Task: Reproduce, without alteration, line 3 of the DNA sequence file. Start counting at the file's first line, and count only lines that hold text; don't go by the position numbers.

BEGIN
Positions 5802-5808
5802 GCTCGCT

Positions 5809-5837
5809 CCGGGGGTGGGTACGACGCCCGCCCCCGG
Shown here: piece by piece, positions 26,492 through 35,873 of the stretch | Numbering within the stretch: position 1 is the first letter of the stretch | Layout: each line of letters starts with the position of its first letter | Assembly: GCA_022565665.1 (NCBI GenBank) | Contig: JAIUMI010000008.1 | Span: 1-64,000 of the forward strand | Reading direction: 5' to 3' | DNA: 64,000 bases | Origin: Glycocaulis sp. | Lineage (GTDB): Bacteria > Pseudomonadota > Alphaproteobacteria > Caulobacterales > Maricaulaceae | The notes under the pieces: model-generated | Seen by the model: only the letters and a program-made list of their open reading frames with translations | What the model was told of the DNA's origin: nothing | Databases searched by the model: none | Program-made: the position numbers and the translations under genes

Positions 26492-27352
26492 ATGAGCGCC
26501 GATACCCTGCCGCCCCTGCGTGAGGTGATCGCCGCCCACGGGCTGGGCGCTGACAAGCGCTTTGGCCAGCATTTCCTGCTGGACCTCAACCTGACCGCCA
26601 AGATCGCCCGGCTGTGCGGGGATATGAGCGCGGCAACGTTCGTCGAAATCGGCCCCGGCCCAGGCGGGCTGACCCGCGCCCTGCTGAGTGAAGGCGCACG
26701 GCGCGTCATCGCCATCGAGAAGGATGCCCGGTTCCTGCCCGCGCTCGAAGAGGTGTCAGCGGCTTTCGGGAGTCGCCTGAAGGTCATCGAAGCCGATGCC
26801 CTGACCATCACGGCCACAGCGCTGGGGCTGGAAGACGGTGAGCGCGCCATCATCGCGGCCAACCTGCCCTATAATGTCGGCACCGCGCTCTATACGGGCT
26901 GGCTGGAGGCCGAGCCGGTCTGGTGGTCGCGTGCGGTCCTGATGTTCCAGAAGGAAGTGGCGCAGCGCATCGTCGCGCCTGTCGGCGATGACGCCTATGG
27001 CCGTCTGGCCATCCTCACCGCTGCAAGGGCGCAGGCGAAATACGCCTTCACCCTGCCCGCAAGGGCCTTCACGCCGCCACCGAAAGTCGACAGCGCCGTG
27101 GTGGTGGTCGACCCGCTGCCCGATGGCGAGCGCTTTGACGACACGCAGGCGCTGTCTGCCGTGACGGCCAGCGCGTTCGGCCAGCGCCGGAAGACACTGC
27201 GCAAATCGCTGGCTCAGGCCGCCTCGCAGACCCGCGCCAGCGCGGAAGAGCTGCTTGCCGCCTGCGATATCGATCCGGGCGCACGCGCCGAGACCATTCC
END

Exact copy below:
Positions 5809-5837